New Orleanians worry about the shape the reconstruction will take. “I don't think that anyone here wants to see the city lose its charm and culture,” says General Growth's Lade. “There's little support for any rebuilding that would take away the city's history.”
Of particular concern is the fact that developers, not just planners and government officials, will largely decide what is and is not worth rebuilding, leaving retailers at their mercy. Even if retailers want to reopen a store in a devastated neighborhood, they may not have the option unless they construct the space themselves.
All decision-making related to rebuilding is on hold because the amount of money and resources the federal government will allocate to the city and surrounding regions is unknown. “The local government is saying its wants to rebuild, but it all comes down to funding and money,” says Dawn Johnson, executive director of the Louisiana Retail Association, an organization that represents more than 2,000 storefronts in the state. “We need to get money flowing through the city rather than water.”
In particular, the lack of certainty surrounding the levees is preventing progress, both from a housing and retail standpoint. “There's far too much focus on who did what wrong and on making an autopsy of the situation rather than fixing the real problem, which is the levees,” says Dashka Roth, owner of Dashka Roth Contemporary Jewelry & Judaica on Chartres Street in the French Quarter.
The store, which caters to tourists, is doing about 5 percent the business it brought in pre-Katrina, Roth says. Still, she remains confident. She's less sure, however, that she and her husband will return to their home, which flooded when the 17th Street levee broke. “We could fix our house, but we don't want to put money into something that could be destroyed again next hurricane season,” she says. “The biggest impediment to getting this city back on its feet is the uncertainty with the levees.”
Dealing with Uncertainty
In mid-December, President Bush said he would seek billions of dollars to reinforce the levees against a Category 5 hurricane. The long-awaited decision won't be enough to convince retailers and retail developers to make any hard and fast plans. “Until there is certainty regarding the levees being fixed and the (incentives that might be) available, I don't think much is going to happen,” says Michael Beyard, senior resident fellow for retail development for ULI. “Most people are not going to move back into an area that is unsafe; most lenders are not going to loan money in an area that isn't protected; and most developers are not going to come in unless there's some concrete plans.” He contends that until the “difficult decisions” are made, people will simply wait because it's the “logical thing to do.”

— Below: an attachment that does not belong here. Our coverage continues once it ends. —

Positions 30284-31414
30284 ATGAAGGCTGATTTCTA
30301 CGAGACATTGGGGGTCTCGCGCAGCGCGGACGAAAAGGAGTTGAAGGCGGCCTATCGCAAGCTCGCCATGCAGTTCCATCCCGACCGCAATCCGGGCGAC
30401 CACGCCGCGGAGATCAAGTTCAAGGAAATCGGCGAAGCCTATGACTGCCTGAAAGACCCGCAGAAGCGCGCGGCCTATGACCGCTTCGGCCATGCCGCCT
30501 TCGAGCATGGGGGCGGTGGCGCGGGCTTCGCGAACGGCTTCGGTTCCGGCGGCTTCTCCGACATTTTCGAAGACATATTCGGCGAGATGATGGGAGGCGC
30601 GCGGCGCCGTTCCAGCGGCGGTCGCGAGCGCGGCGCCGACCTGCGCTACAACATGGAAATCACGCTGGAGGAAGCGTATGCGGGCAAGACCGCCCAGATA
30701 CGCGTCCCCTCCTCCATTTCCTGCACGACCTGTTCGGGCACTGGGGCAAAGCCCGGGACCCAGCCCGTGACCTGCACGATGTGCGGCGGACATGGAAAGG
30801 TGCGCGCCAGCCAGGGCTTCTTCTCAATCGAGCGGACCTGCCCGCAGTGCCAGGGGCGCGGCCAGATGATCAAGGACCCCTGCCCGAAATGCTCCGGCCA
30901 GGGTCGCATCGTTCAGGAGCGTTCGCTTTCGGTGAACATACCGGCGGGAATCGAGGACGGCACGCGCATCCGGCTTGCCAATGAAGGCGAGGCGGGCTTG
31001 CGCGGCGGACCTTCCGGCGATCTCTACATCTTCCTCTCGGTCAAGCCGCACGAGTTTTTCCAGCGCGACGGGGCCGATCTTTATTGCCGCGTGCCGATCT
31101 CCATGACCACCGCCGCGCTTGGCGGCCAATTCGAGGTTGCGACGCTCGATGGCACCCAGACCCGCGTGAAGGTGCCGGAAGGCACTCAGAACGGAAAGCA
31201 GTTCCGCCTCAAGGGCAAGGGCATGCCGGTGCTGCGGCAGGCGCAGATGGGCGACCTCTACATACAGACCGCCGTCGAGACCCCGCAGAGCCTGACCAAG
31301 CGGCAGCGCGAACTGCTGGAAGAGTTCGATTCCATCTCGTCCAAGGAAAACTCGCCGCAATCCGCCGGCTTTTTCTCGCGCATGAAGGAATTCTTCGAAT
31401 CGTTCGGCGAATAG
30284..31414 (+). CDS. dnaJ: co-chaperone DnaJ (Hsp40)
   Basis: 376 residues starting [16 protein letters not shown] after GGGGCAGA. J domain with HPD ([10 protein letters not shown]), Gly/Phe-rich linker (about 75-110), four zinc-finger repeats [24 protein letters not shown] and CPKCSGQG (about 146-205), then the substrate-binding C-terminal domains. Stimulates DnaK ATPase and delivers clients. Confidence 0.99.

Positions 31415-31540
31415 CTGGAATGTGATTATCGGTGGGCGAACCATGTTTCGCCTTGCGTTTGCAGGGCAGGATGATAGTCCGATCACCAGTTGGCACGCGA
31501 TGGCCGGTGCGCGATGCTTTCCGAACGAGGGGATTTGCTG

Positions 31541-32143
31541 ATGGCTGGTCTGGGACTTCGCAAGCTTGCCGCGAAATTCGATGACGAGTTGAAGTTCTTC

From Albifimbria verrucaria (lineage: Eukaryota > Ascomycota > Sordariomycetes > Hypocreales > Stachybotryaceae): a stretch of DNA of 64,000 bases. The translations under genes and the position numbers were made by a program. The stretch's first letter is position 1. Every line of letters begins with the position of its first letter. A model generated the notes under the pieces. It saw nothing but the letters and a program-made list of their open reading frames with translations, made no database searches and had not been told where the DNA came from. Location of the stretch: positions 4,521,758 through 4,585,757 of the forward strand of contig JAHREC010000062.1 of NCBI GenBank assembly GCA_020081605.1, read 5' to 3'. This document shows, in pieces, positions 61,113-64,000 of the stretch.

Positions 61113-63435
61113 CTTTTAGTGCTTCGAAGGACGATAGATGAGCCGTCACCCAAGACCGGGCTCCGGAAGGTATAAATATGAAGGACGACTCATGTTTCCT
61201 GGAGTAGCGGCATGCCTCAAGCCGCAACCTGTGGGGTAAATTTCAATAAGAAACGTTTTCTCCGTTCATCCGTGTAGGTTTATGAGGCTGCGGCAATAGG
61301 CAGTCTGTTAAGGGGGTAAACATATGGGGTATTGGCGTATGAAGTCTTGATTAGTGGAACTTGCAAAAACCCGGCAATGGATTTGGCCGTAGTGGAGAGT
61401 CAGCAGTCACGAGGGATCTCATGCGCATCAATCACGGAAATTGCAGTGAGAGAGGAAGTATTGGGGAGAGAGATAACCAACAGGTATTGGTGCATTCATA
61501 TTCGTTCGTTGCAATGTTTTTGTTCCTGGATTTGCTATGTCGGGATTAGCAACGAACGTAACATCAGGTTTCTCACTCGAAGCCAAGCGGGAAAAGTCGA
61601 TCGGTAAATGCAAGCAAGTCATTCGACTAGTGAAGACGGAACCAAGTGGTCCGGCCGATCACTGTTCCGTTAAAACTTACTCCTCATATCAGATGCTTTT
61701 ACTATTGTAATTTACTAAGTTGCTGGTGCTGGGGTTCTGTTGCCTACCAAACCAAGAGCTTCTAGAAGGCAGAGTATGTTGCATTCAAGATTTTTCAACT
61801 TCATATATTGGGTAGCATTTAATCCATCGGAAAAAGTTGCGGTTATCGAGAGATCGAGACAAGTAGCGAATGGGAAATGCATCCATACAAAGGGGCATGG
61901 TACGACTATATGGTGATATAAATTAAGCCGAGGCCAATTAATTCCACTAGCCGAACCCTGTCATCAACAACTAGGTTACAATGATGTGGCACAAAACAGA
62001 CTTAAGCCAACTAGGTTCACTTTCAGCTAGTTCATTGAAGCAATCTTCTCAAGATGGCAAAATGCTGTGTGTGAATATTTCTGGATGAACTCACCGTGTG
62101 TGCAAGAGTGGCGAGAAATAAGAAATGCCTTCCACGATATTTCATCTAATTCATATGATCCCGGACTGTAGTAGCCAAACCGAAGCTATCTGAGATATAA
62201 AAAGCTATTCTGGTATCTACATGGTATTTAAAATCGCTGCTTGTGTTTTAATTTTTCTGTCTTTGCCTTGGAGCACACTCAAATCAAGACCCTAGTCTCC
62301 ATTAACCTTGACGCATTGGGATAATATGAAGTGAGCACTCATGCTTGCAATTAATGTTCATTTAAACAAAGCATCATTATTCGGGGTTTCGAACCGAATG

Nonetheless, stories of developers buying up land on speculation abound. Some consider the stories wishful thinking. For one thing, buying land is a difficult transaction, since many of the land records in Orleans parish were damaged by flood waters.
Moreover, Crochet says there aren't many lenders eager to dump money into the area. “They think that we have to get the people back,” he says. “That's the quandary we're dealing with.”
But at least one developer, North Miami Beach-based Equity One Inc., is scouting for sites in the area. In fact, Katrina reversed the company's decision to sell its Louisiana portfolio, says Doron Valero, COO. “The money that is pouring into to rebuild will trickle into the economy, and if you have patience it pays off,” he says. Valero says Equity One saw the economy build over time after Hurricane Andrew hit Florida where his firm has many properties.
Most commercial real estate players are keeping their ears to the ground, waiting for local and state governments to offer tax incentives. “They are wondering whether or not it pays to wait and see,” says Steve Lovell, head of Houston-based U.S. Builders Inc., which opened an office in Baton Rouge, La. to take on rebuilding following Katrina.
After enjoying dinner recently with 20 developers (from New Orleans and beyond), Lovell observed that most believe there is considerable long-term opportunity in the region, but feel that doing anything right now is risky. “A boom will come,” he says. “It's just a question of when and how.” None of the developers he spoke with planned to close any land deals before April or May.
That's not keeping some companies from sniffing around for good deals, hoping to get a head start on the competition. Stirling Properties, for example, is looking to acquire property in Orleans Parish, Maurin says. “There are some strategic properties that were untouchable before this storm and are now available,” he explains, adding that the storm offers companies such as Stirling an opportunity to redevelop properties into their highest and best uses.
But even optimistic Maurin concedes that property speculation in New Orleans right now is somewhat of a guessing game. “We've gone in with our research folks and come to a decision in our minds about which neighborhoods will be rebuilt and those that won't be rebuilt,” he says. “It's a question of looking at a soil and topography map and projecting which neighborhoods will come back first as the most desirable places to live.”
Today, pinpointing future population trends and retail demand in New Orleans is next to impossible, according to industry experts. “We knew where all the pockets of demand were before Katrina, but now the whole landscape will be different with different centers of employment, housing and retail,” says Mark Winter, CEO of Prediction Analytics, a Dallas-based retail research firm. “New Orleans is really a clean slate,” he says. “You can't think about what it looked like before, but what it will look like when people have come back again.”